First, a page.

THIS! I love your 100 words on happiness. I couldn’t agree more with what you boiled down all the thoughts out there on happiness to. Any thoughts of selling your print? Cause, I would love to buy one. Please keep it coming. I love getting your posts in my inbox.

    • jdroth says:

      Lisa and I talked about selling the print, but we’re not sure how to make that happen. I have a framed version hanging here at home, and I have a few extras that she made. But we haven’t done any sort of mass production. Maybe someday? If you email me (jd @ this domain), I might send you a copy just for free. 🙂

  4. Carol C says:

    Totally love your “100 Words”. It contains much wisdom and is lovely to look at. Many thanks to you and Lisa for creating it.

  5. Olga King says:

    Couldn’t be more timely.

  6. Chris Hamm says:

    Sir, your 100 words are beautiful and for the ages.

  7. ‘happiness depends upon yourself’.. Can’t agree more to this. Yes, at the end everything comes to this. It rests upon your mind, expectations, achievements, and meaning of happiness to you. Happiness is a relative concept. I have seen couples live life happily with just being able to meet their two ends. In fact, I have also seen many rich people complaining about everything around them and searching for the all elusive ‘happiness’. Someone told me some years back in terms of an equation: Happiness increases with greater Achievement than Expectation. However, when I asked that person: Does that mean we will become happier with less or suppressed Expectation?, the person didn’t mind to reply. So, at the end of the day: Happiness is all in your mind and not in terms of achievements.

  8. jdroth says:

    Hey, all. Thanks for the kind words. Another reader dropped a line by email to share something he wrote along the same lines (also based on Aristotle). J.D. Stein’s version of how to be happy can be found at his site, Silence Like Thunder. It’s good supplementary reading.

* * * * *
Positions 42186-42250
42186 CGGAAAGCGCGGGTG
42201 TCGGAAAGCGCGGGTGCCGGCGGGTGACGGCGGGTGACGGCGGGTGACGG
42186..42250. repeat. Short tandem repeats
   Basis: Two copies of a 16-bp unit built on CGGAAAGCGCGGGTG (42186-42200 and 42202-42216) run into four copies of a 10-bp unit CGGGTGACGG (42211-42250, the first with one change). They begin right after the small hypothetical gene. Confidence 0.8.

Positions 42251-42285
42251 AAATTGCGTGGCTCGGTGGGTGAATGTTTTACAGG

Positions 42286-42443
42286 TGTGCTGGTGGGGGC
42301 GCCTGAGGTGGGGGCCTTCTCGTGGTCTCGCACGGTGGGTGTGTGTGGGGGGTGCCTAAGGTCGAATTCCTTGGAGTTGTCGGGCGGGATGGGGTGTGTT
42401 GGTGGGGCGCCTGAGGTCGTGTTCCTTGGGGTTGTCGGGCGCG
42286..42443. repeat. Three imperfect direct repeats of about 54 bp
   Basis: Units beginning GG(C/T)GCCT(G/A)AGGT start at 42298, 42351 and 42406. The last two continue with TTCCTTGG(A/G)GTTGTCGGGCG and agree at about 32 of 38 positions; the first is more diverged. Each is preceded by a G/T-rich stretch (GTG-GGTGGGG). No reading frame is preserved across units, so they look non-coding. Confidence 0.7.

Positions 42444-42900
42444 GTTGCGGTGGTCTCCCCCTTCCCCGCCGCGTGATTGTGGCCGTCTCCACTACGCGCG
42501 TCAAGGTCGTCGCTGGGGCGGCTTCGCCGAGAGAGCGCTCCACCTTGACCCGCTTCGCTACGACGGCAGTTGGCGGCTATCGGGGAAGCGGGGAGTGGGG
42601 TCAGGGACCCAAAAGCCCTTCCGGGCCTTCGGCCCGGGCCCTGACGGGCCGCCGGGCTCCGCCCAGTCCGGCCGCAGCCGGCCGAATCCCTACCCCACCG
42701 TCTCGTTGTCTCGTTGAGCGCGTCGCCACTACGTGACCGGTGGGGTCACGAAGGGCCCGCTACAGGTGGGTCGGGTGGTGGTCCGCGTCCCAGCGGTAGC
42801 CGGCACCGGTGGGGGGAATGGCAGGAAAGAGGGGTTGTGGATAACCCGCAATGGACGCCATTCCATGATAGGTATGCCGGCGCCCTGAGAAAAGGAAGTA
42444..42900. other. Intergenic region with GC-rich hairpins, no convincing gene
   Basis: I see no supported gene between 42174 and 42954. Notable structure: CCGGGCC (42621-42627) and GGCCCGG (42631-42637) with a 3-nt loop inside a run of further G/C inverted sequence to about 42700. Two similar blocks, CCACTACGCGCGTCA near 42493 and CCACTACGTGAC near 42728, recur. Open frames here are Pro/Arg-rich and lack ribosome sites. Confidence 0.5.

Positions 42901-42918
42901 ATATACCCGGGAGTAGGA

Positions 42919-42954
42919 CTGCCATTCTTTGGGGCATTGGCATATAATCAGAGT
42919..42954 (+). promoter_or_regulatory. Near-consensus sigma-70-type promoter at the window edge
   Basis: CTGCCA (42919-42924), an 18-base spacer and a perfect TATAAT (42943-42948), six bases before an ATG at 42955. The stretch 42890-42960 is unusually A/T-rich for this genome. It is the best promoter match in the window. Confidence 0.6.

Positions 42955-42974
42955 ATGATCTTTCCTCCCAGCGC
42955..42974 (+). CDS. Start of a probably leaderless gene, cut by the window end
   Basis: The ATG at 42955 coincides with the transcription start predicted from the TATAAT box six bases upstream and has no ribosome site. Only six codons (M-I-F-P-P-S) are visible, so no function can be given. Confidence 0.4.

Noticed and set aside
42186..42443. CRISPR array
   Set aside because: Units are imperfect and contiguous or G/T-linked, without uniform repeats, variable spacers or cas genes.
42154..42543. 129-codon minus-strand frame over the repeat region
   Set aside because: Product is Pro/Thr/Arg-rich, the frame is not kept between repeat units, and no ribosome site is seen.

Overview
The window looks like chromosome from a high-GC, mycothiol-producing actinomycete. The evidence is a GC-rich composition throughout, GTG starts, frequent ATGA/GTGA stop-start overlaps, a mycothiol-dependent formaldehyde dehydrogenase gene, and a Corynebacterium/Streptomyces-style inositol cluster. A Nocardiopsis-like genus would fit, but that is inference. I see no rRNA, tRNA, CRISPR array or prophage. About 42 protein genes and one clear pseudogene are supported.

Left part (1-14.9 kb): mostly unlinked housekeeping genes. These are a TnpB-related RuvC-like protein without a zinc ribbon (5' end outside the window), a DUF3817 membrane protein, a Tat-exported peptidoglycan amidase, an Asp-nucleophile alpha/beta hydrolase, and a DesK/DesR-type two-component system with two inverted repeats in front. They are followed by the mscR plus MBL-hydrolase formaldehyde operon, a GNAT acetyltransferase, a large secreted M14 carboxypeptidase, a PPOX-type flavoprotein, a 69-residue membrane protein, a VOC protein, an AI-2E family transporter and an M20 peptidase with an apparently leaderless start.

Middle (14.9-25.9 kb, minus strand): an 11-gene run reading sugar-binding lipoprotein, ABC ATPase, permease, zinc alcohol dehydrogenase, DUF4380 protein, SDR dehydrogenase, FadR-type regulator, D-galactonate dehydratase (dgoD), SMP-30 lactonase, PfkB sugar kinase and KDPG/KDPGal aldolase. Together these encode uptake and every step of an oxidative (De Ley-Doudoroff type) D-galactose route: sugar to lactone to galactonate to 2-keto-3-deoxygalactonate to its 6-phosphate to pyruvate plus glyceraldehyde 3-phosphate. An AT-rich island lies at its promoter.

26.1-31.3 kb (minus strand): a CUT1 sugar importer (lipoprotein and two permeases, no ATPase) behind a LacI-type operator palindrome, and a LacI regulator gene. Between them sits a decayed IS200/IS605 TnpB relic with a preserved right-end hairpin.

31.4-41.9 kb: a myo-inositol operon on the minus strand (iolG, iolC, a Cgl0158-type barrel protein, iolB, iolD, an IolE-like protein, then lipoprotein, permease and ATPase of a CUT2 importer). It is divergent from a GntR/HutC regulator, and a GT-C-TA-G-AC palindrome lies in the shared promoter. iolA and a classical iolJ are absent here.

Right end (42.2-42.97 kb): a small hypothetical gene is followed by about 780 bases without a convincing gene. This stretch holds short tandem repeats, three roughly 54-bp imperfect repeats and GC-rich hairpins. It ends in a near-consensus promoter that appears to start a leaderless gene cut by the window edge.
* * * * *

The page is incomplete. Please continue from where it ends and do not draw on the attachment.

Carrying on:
9. Nancy says:

    I’d buy a print, too, J.D.!

  10. chewy says:

    I love this post! I have heard some of these things before, but the 100 words is nicely succinct and seems to capture all of the major points. I think I’ll print this out and tape it up next to my list of 10 forms of happiness!

  11. Leslie Frey says:

    J.D. why do you think money and happiness are so deeply entwined? I’m truly wrestling with this question right now. I want my happiness to be independent from money. I want my limitlessness to have nothing to do money. I want to have faith that all my needs will be provided for by the same great power that brings rain to grass.

    And yet, I know there is drought.

    Without being too woo-woo, I know that my happiness, my spirituality, and my finances are truly entwined. Perhaps because I’m the granddaughter of missionaries and ministers, this is unique to me. But I seriously doubt it.

    You say you’ve been writing about money and happiness and that they are deeply entwined. I agree. I’d love to hear your thoughts on WHY this may be so for many of us.

    I’m excited to continue this exploration with you.

    I also enjoy “100 Words,” especially “Share without reservation.” I can’t share what I don’t have, which is why I’m having to teach myself how to receive.

  12. Marie says:

    Those 100 words are truly awesome! For me, one way to be happy is to let go of your anger and fears, love yourself and always thought of a good idea.

  13. chacha1 says:

    This is a great distillation. For me personally, the key to becoming happier was Acceptance.

    Accepting who I really am and what I really want, and accepting that I have a right to express that – this was quite a leap for a female brought up in the 1970s South. For me at least, being happy requires being true to myself.

    But, first and foremost, Accepting that people were not mine to change – but circumstances were.

  14. TC says:

    If you want to be happy you need to be at peace with yourself. Most of the time, it is ourselves we are angry and disappointed. We have to get over ourselves and be happy about who we are. Nice to see a piece about happiness on a blog you came to learn about money, thanks.

  15. Jenzer says:

    A friend of mine sells her art prints through Society6. Maybe that would be one way for you and Lisa to make “100 Words” available as a print?

  16. Jody Phillips says:

    May I post your list of 100 words on my facebook page? I will give you credit, of course. THIS MUST BE SHARED 🙂